Table 17-4. Configuring the Groups tab for an LDAP Authenticator

SettingDefault
Static Group Object Class groupofuniquenames
Static Group Name Attribute cn
cn Group Search Scope subtree
Group From Name Filter "(|(&(cn=%g)(objectclass=groupofUniqueNames))(&(cn=%g)(objectclass=groupOfURLs)))"

These settings are pretty straightforward, and they have the same semantics as the attributes under the Users tab, just applied to groups.

The Membership tab determines how group members are stored and located in the LDAP directory. WebLogic specifies default values for all fields in the form. Table 17-5 lists two important attributes under the Membership tab.

Table 17-5. Configuring the Membership tab for an LDAP Authenticator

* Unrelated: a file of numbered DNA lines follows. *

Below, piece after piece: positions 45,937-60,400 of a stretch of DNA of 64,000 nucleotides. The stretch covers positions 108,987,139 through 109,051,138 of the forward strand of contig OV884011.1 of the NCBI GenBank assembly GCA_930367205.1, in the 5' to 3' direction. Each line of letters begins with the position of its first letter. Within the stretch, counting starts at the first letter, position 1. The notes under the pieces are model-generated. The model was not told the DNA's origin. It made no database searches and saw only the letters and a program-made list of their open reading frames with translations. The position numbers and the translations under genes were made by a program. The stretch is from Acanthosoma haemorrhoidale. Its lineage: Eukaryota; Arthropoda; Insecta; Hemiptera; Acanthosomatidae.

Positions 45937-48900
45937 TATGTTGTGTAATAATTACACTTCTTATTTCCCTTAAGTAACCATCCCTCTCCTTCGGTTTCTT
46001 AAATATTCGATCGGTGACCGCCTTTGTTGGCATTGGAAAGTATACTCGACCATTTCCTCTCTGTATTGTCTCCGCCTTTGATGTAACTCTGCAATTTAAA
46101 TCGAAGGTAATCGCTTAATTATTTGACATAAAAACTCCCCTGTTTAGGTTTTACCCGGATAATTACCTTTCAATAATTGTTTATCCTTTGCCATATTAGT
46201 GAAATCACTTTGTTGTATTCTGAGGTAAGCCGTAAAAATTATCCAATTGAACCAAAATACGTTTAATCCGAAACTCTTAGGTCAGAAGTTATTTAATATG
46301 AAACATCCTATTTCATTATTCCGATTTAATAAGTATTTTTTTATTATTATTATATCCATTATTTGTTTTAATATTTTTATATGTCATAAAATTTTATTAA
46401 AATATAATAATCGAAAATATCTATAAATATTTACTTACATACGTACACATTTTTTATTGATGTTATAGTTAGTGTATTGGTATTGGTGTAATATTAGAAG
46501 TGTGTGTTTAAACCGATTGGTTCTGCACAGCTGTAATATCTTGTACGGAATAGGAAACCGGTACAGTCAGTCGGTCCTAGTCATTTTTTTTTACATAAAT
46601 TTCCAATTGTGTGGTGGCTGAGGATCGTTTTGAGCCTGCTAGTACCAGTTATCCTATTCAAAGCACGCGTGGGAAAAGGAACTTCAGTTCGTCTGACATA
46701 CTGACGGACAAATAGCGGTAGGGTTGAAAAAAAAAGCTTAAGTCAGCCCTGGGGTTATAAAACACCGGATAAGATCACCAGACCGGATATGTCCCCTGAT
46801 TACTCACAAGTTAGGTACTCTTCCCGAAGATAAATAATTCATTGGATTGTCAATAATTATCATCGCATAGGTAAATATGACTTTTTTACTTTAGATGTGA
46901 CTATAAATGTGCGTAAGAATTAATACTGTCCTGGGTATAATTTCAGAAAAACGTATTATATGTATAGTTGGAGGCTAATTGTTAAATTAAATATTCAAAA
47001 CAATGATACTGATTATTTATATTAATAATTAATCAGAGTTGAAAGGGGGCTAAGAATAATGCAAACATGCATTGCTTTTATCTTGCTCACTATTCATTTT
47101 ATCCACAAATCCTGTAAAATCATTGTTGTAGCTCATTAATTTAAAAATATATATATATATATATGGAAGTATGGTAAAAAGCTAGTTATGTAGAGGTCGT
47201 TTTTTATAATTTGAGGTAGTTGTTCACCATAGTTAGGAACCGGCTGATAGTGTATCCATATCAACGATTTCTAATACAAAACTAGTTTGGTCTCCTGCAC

SettingDescriptionDefault
Static Member DN Attribute This setting specifies the name of the attribute within the LDAP group object that holds the DNs of members of the group. member
Static Group DNs from Member DN Filter This attribute specifies a search filter for finding all groups that contain the member, given the name of the group member. (&(uniquemember=%M)(objectclass=groupofuniquenames))

Unlike the other authentication providers, the iPlanet provider also supports dynamic groups for which there are additional options.

Now that you have configured the LDAP Authenticator, you are almost ready to reboot the Administration Server. However, you need to ensure that the server's boot identity (i.e., the WebLogic user account used to start the server) corresponds to an LDAP user with the necessary Admin privileges. This means you need to use the iPlanet Console (or any management tool specific to the LDAP server) and complete the following steps: